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Author Topic: Play in the Intermediate Shaft  (Read 4325 times)

Reply #30June 27, 2017, 09:39:59 am

absenth

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Re: Play in the Intermediate Shaft
« Reply #30 on: June 27, 2017, 09:39:59 am »
so you dont have to pull motor just for im shaft replacement. what i did, mind you this was on a MK2, where the front motor mount is removable, ive long seen the last of mk1's a good while ago, so no real idea on mk1 front motor mount. on a mk2, 1 i removed oil pan, for a jack point. 2 loosen all 3 motor mounts, use oil pan lip, a couple of blocks of wood and a jack, jack up motor, get up some and remove front motor mount bolts/nut(s). jack up some more, make sure you dont put front motor mount flange in to radiator, it will come close. get front motor mount out. now #1 motor will come down so im shaft clears fender. but first you need to check that nothing will hang-up motor on the way down, such as electrical wires, fuel hoses, rad hoses, etc, could make a job really harder. so motor will come down quite a ways for shaft to clear fender. front mount flange will come close to bottoming out. im shaft should clear fender, have a new shaft prepped, and otherwise it can slide back in, except youll want to take the best visual of bearings you can. outer bearing is perhaps serviceable, you d need the tools to pull & press a new one in. inner bearing can be real difficult, probably need a shop for that one, if also the outer one. in reverse jack up motor so you can put mount back in and put that part back together, re-tighten mounts and such. as for your engine hoist is can take place of a jack if you use it right and can perhaps with or with out a jack get motor up & down, at the least it will be like a jack stand, or a support so motor cannt go free and drop, it will have the support like a stand.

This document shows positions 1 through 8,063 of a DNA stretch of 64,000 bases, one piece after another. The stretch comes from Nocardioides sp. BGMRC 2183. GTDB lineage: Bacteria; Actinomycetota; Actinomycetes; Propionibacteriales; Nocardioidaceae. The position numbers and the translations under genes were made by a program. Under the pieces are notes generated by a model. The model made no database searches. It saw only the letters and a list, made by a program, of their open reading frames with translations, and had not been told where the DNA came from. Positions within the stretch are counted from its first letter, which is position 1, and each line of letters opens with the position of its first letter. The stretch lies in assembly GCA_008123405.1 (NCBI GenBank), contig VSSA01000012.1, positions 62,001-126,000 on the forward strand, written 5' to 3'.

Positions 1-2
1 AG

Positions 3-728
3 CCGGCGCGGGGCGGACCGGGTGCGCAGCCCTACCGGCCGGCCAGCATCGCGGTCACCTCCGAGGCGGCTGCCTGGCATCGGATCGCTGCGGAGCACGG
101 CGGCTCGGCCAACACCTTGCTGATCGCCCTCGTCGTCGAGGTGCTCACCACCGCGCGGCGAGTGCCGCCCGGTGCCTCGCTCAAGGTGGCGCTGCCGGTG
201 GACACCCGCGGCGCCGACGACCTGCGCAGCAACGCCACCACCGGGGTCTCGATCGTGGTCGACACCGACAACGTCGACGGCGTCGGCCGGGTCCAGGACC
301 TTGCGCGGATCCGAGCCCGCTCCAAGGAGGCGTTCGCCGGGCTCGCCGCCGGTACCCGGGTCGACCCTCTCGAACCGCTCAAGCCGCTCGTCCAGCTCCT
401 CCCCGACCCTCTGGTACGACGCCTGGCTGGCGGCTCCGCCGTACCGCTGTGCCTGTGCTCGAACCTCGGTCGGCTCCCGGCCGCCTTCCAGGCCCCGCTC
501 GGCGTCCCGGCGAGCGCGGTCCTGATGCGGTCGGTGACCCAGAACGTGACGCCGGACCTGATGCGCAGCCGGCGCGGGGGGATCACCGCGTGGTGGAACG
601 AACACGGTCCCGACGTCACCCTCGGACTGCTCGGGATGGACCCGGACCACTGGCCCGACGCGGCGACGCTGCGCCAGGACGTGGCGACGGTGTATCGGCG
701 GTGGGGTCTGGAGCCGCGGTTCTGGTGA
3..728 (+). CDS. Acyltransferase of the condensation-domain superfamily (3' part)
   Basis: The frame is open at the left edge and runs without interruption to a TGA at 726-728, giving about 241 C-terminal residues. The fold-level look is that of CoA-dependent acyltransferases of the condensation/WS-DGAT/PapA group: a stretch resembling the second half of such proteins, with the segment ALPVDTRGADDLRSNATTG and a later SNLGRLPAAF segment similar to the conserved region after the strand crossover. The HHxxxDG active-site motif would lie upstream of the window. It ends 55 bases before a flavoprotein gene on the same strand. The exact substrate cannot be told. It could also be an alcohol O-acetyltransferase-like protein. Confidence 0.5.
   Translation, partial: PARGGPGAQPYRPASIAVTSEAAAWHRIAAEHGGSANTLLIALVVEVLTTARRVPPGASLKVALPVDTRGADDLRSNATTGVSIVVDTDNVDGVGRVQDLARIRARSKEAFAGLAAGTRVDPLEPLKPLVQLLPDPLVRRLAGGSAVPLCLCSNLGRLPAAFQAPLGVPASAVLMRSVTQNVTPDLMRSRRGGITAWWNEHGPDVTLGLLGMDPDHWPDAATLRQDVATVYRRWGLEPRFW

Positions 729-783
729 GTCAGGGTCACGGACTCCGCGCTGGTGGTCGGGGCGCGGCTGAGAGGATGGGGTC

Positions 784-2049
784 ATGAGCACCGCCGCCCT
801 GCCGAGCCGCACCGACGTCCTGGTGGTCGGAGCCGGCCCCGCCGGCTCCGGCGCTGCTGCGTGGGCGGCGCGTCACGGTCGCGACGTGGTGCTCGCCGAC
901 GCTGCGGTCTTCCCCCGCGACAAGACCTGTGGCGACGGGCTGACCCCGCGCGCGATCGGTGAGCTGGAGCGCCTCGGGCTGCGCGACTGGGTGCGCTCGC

Thanks.

If the engine was running and there were no known problems I would very much consider this option. But, this car and engine are unkown to me.

I've decided if the IM shaft needs to be replaced I might as well just pull the engine, pull the head, inspect, repair, replace, etc.

I'm fortunate that it is not my dd and is a project.

Also, all of this is new to me and I think I will enjoy pulling the engine and learning.

Reply #31February 20, 2018, 04:05:52 pm

absenth

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Re: Play in the Intermediate Shaft
« Reply #31 on: February 20, 2018, 04:05:52 pm »
I finally got the engine pulled earlier this month. "..in the next few weeks." HA!

I haven't removed the IM shaft yet.

Opinions on the kissing of the pistons and valves? Cracks between valves? And anything else that you think would be helpful would be much appreciated. Pics in link below.

https://drive.google.com/open?id=1cpFjK6wrbVXsApkY2VpoFfl44kGn3-GR

Reply #32February 20, 2018, 05:59:21 pm

libbydiesel

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Re: Play in the Intermediate Shaft
« Reply #32 on: February 20, 2018, 05:59:21 pm »
That's a lot of 'kissing'.  The exhaust valves hammered quite a bit.  It's not very common that you see the intake valve impressions also.  I'm impressed...  :-P  Someone was really, really sloppy with the timing belt.  Pistons are still usable unless you find any cracks.  Bores are probably worn out so it's probably not relevant.  Cracks between the valves look alright.
 The  valves should all be replaced.  Buff the pre-combustion chamber inserts to a shine.  You can't tell if they are cracked until you do.  If they are cracked, they should be replaced, IMO.
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Reply #33February 20, 2018, 10:06:24 pm

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Re: Play in the Intermediate Shaft
« Reply #33 on: February 20, 2018, 10:06:24 pm »
Initial reaction to the pictures.

Copper spray on head means past head work was done. 

Amount of soot on valves now looks like none hitting at this time.